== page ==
```
# Clear the memory from any pre-existing objects
rm(list=ls())
# Load packages
library(dplyr)
library(tidyr)
```

# ECON 490: Panel Data Regressions (14)

## Prerequisites

- Run OLS Regressions.

## Learning Outcomes

- Prepare data for time series analysis.
- Run panel data regressions.
- Create lagged variables.
- Understand and work with fixed effects.
- Correct for heteroskedasticity and serial correlation.

This module uses the Penn World Tables which measure income, input, output and productivity, covering 183 countries between 1950 and 2019. Before beginning this module, you should download this data as dta.

## 14.1 What is Panel Data?

In economics, we typically have data consisting of many units observed at a particular point in time. This is called cross-sectional data. There may be several different versions of the data set that are collected over time (monthly, annually, etc.), but each version includes an entirely different set of individuals.

For example, let’s consider a Canadian cross-sectional data set: General Social Survey Cycle 31: Family, 2017. In this data set, the first observation is a 55 year old married woman who lives in Alberta with two children. When the General Social Survey Cycle 25: Family, 2011 was collected six years previously there were probably similar women surveyed, but it is extremely unlikely that this exact same woman was included in that data set as well. Even if she was included, we would have no way to match her data over the two years of the survey.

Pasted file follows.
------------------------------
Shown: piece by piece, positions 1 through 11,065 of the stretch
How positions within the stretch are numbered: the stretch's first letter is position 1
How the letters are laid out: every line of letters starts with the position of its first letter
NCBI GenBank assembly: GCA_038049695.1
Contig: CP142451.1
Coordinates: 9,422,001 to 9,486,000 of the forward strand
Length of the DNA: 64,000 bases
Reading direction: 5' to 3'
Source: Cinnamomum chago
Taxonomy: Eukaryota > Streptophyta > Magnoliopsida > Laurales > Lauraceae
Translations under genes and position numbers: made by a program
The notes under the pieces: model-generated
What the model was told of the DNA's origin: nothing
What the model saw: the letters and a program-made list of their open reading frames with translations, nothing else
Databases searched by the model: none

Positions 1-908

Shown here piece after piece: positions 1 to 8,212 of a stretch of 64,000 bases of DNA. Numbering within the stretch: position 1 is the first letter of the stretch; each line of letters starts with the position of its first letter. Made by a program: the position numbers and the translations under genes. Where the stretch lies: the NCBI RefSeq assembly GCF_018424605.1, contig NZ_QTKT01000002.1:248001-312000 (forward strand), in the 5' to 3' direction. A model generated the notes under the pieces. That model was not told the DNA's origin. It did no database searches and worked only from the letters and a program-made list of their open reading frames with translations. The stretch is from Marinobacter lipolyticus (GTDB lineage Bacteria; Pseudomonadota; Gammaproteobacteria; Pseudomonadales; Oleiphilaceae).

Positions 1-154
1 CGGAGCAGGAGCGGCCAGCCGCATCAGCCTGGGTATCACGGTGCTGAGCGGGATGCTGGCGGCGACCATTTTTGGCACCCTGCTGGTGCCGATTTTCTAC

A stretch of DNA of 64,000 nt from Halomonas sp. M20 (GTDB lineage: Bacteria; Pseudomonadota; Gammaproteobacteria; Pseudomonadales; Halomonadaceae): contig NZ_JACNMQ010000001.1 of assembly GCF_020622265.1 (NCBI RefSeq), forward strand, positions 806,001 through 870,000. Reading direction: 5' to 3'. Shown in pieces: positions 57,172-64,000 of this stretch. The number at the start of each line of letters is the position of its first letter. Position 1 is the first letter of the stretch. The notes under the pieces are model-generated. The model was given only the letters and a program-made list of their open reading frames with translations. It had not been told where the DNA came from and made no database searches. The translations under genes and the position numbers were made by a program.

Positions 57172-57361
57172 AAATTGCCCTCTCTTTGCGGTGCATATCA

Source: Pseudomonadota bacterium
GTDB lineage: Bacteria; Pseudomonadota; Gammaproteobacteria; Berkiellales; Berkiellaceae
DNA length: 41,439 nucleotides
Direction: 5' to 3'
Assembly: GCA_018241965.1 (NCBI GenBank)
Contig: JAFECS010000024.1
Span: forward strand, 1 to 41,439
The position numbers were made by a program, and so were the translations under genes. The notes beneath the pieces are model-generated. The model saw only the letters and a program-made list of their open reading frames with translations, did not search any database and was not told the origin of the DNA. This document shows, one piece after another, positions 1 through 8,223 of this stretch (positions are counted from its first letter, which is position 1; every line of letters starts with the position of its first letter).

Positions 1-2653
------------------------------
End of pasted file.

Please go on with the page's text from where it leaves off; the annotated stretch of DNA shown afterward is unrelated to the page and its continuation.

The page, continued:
Cross-sectional data allows us to explore variation between individuals at one point in time but does not allow us to explore variation over time for those same individuals.

You are also familiar with time-series data sets from your previous economics courses. Time-series data sets contain observations over several years for only one country, state, province, etc. For example, measures of income, output, unemployment, and fertility for Canada from 1960 to 2020 would be considered time-series data. Time-series data allows us to explore variation over time for one individual unit (e.g. Canada), but does not allow us to explore variation between individual units (i.e. multiple countries) at any one point in time.

Panel data allows us to observe the same unit across multiple time periods. For example, the Penn World Tables is a panel data set that measures income, output, input and productivity, covering 183 countries from 1950 to the near present. There are also microdata panel data sets that follow the same people over time. One example is the Canadian National Longitudinal Survey of Children and Youth (NLSCY), which followed the same children from 1994 to 2010, surveying them every two years as they progressed from childhood to adulthood.

Panel data sets allow us to answer questions that we cannot answer with time series and cross-sectional data; they allow us to simultaneously explore variation over time for individual countries (for example) and variation between individuals at one point in time. This approach is extremely productive for two reasons:

- Panel data sets are large, much larger than if we were to use data collected at one point in time.